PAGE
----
The scandalous rite of 1913

By Sheri Candler

May 29, 2013 will mark the 100th anniversary of the premiere of perhaps the most scandalous dance work of the twentieth century, Ballets Russes’ Le Sacre du Printemps. Over the next few posts, we will take a look at this piece and why it is significant that the Joffrey Ballet worked to reconstruct it for modern audiences.

As many of you know, Sergei Diaghilev, a Russian immigrant, is known as the impressario of ballet for the early 20th century. His Paris based Ballets Russes set the standard of what a modern ballet company would look like, blending the classical traditions of European ballet training with uniquely modern costume design, themes and music and extensively touring his company around the world. The Ballets Russes was strongly influential to American companies like American Ballet Theatre, New York City Ballet (Balanchine was once the ballet master of the Ballets Russes) and the Joffrey Ballet.

Diaghilev’s early collaborations with music composer Igor Stravinsky gave the world 3 renowned ballets. Stravinsky’s work, Fireworks, brought him to the attention of Diaghilev who commissioned a ballet with this music based on the Firebird legend (The Firebird or  L’Oiseau de Feu with choreography by Mikhail Fokine premiered in 1910). It was a huge success, so two more ballets were commissioned, resulting in Petrouchka (also choreographed by Fokine and premiered in 1911 and Le Sacre du Printemps (The Rite of Spring choreographed by Vaslav Nijinsky). These 3 pieces sealed Stravinsky’s reputation as the first modernist composer of the new century.

Until this time, balletomanes were primarily fed a diet of staid classical pieces from the traditions of ballet, rooted in the court dances of Louis XIV’s reign and Italian pantomime. Choreographers like Petipa, Bournonville, Cecchetti and Saint Leon were responsible for many of the works of the 19th century and several ballets, such as La Sylphide which was also on the same performance program of the Ballets Russes the night Sacre premiered, still survive today. But these pieces were largely regarded as “pretty” dancing and did not challenge the audience with drama and themes of savagery and carnal lust like Sacre.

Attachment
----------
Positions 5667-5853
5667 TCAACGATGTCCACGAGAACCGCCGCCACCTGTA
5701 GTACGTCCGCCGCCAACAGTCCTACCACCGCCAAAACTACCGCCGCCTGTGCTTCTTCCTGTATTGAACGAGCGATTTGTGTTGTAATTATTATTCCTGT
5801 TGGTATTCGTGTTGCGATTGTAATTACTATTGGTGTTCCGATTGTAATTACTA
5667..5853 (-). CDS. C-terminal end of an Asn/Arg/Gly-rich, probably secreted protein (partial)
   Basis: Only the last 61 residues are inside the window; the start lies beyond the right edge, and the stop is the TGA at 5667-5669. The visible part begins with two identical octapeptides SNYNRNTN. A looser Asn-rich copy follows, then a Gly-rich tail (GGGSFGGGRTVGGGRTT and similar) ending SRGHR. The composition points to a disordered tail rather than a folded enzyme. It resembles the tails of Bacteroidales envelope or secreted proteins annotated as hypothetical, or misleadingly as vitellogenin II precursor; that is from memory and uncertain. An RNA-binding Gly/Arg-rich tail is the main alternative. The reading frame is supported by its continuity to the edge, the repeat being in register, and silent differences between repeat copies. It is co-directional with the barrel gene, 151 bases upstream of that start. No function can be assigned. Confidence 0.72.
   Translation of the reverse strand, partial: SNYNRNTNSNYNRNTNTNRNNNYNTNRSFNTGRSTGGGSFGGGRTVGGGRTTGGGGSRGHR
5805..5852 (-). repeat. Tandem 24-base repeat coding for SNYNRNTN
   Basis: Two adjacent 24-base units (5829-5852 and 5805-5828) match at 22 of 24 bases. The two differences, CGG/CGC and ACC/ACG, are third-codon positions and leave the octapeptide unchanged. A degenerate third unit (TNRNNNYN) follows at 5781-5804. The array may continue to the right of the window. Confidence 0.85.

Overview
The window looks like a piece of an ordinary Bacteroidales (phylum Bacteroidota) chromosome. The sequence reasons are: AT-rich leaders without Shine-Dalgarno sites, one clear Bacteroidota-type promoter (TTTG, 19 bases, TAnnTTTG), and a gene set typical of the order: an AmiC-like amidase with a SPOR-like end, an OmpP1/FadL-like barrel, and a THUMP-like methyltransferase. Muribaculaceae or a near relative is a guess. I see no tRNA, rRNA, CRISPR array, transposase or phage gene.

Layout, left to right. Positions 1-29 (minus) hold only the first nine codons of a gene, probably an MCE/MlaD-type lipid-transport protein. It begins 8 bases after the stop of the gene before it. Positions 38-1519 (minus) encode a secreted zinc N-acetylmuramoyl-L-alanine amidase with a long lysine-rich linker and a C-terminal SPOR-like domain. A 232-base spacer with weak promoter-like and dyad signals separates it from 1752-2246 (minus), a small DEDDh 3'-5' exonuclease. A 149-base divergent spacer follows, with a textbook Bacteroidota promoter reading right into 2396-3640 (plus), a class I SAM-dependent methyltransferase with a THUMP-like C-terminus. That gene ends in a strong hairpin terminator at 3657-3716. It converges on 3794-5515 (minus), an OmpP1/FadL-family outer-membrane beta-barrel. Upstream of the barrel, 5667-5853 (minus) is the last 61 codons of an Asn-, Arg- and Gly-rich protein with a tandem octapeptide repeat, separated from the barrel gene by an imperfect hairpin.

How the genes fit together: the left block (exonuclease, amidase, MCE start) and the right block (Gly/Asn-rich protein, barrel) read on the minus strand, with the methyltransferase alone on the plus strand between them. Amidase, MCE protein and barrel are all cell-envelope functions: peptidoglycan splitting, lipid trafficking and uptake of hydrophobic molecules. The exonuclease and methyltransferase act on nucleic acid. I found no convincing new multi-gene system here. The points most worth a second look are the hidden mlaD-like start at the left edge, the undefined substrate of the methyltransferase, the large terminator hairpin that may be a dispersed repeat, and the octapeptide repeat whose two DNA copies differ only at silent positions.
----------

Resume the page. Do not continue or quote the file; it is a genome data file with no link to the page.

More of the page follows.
The piece is actually a collaboration of 3 artists; Diaghilev’s prime choreographer Nijinsky, Stravinsky and Nicholas Roerich who was a Russian scenic designer strongly influenced by ancient cultures and their practices. The ballet was meant to express the primitive rites of ancient man as he welcomed spring by making a sacrifice to the Sun God and it was a story unlike any ballet before it provoking controversy that would continue for many years.

There is also some discrepancy over who actually first came up with the idea for the ballet, Stravinsky or Roerich? Some contend that Stravinsky came up with the idea for the music first and consulted with Roerich because of his knowledge of pagan rituals. In his later life, Stravinsky also claimed to have contributed to the choreography because at the time, Nijinsky was so inexperienced as a choreographer, he could not easily work with the difficult musical composition. Indeed, both the music and the original choreography were so complex that later Joffrey dancers cite this as the most challenging part of learning and rehearsing the piece.

That night in May 1913 was remembered by those who attended as a raucous evening not soon forgotten. “The theater seemed to be shaken by an earthquake. It shuddered. People shouted insults, howled and whistled, drowning out the music. There was slapping and even punching…the ballet was astoundingly beautiful.”  Stunned by the complicated and unusual music and defiantly non classical dancing, the audience made up of Paris’ elite class rebelled either from emotional excitement or outrage at the lack of convention. The following video gives a good  reenactment of the scene as imagined by the BBC in their made for TV film Riot at the Rite

There is an account by Millicent Hodson and Kenneth Archer about the making of this TV movie and their roles in it here.

Le Sacre du Printemps would see 5 subsequent performances at the Theatre des Champs-Elysees which were all relatively peaceful and then several performances in London’s Theatre Royal. Ultimately, Nijinsky’s choreography was scrapped in favor of a 1920 reconstituted version choreographed by Leonide Massine. It would not be until 1987 that the world would see a reconstruction of Nijinsky’s original work, this time in Los Angeles.

resources for this post: The Success of a Scandal, Michael Cooke; Biography of Nicholas Roerich; Wikipedia; NPR;

For more imagery, see our Pinterest board devoted to Le Sacre du Printemps

 

 

 

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